Zombie (1979) Blue Underground 3-Disc Limited Edition Blu-ray Review
An all-time gut munching classic from director Lucio Fulci, Zombie is a pared-down and very simple film with a one-of-a-kind delivery on the genre.
Plot: A yacht from an uncharted island moors on the docks of New York and unleashes the zombie apocalypse.
Review: A scientist performing experiments on an indigenous population on an uncharted island meddles with things he shouldn’t have and his yacht drifts across the sea and ends up moored on the ports of New York. The coast guard boards it, finds a mess, and also finds a zombie aboard! One of the coast guard is bitten and the zombie is killed, but the damage is already done: Soon, the streets of New York will be infested with the undead. Meanwhile, a reporter (played by Ian McCulloch from the great post-apocalyptic TV series Survivors) teams up with the daughter of the scientist whose yacht brought the first zombie to the Big Apple, and they travel to the uncharted island – along with another couple – to get some answers. Once on the island, all hell has already broken loose with zombies everywhere, and the scientist’s daughter (played by Tisa Farrow) learns some things about her father that she’ll wish she didn’t know.
An all-time gut munching classic from director Lucio Fulci, Zombie is a pared-down and very simple film with a one-of-a-kind delivery on the genre. In the wake of George Romero’s Dawn of the Dead, this film capitulates the barest elements of that film, but without the social commentary, and simply goes for the visceral impact with indelible kill scenes and some memorable gore. Several notorious moments include the infamous shark vs zombie scene (great stuff), a splinter through an eye (shocking and realistic), and the maggot-eyed zombie that gets its brain sliced open like a watermelon. The movie has an endless supply of weird, moody textures, and Fabio Fizzi’s eerie score adds to the mixture. The movie doesn’t really have anything to say, but it’s a feast for the eyes.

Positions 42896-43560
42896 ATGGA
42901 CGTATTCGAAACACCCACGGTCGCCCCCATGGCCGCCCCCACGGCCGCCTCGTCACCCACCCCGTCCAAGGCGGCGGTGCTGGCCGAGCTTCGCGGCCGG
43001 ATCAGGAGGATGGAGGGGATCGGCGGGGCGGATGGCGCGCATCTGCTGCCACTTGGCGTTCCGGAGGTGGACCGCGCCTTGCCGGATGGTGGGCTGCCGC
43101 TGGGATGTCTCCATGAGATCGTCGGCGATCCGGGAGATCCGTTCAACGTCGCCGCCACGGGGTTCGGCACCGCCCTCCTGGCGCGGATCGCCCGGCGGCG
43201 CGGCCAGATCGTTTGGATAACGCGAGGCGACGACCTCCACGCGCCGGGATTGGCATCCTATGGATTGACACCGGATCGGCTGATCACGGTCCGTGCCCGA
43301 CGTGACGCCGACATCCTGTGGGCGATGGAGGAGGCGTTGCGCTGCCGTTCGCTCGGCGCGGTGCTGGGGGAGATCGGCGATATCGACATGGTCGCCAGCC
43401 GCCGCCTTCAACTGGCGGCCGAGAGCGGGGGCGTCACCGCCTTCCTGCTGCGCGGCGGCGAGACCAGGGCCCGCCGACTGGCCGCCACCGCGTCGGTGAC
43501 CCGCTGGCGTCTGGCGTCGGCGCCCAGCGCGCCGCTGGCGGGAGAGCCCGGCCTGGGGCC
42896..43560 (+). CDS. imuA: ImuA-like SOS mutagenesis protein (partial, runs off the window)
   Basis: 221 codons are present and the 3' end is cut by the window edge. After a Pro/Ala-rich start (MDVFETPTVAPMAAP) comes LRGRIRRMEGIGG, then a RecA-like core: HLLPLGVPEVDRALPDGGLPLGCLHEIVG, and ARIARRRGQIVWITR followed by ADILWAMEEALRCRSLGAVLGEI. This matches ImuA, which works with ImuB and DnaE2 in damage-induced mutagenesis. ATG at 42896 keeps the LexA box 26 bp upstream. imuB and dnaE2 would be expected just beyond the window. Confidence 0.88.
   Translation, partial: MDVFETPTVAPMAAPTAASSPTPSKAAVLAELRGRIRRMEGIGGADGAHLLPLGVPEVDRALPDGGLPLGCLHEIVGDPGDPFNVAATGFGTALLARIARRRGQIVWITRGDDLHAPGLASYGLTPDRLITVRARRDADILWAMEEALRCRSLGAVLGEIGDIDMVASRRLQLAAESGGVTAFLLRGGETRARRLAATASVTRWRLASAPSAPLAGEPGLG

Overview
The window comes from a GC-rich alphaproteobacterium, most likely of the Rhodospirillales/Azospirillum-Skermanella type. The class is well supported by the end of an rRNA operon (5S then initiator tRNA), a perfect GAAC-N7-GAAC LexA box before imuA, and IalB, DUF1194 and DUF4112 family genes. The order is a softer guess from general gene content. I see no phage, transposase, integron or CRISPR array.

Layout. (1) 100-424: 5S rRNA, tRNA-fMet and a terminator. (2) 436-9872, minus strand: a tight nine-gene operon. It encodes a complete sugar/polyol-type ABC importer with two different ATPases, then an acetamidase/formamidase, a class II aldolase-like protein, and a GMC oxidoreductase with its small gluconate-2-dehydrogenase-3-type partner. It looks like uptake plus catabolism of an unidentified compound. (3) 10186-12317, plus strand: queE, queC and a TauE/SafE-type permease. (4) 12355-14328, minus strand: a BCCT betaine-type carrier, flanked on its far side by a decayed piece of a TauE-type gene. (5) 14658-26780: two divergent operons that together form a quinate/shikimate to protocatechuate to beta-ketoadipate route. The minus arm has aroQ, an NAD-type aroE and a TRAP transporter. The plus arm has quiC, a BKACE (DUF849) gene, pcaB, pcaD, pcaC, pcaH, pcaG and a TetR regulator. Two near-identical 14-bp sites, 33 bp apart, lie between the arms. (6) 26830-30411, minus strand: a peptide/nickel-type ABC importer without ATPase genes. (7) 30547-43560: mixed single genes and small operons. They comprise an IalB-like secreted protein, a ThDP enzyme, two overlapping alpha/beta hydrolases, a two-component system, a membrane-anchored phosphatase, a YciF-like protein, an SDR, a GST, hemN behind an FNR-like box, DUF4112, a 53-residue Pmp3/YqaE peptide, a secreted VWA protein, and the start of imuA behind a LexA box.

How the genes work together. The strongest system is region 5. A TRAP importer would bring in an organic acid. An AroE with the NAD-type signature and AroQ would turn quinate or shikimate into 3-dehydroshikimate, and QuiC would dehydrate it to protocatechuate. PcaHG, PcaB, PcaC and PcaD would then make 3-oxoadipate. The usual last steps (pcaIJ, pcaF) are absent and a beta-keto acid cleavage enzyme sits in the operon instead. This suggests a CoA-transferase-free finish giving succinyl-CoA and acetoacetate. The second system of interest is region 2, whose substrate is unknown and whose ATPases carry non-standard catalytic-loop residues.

Blue Underground recently released a 4K Blu-ray edition and a 3-disc Limited Edition Blu-ray set that includes the soundtrack CD as a bonus, and while this film has been released multiple times in various formats over the years, this edition is the ultimate, end-all, be-all edition. It’s a little confusing which edition you should order, but my preferred version is the 3-disc Blu-ray edition with the soundtrack. If 4K is your preferred way to go, go for it, but that release doesn’t have the CD in the set. A variety of lenticular slipcovers can be chosen for the 3-disc version, and tons of special features are included in both releases. New and archival special features include 2 different audio commentaries, on-camera interviews, an intro by Guillermo del Toro, trailers, and an insert booklet to keep fans perusing for hours. The 4K restoration outdoes anything that has come before with this film, and it’s a superb piece of hardcopy media.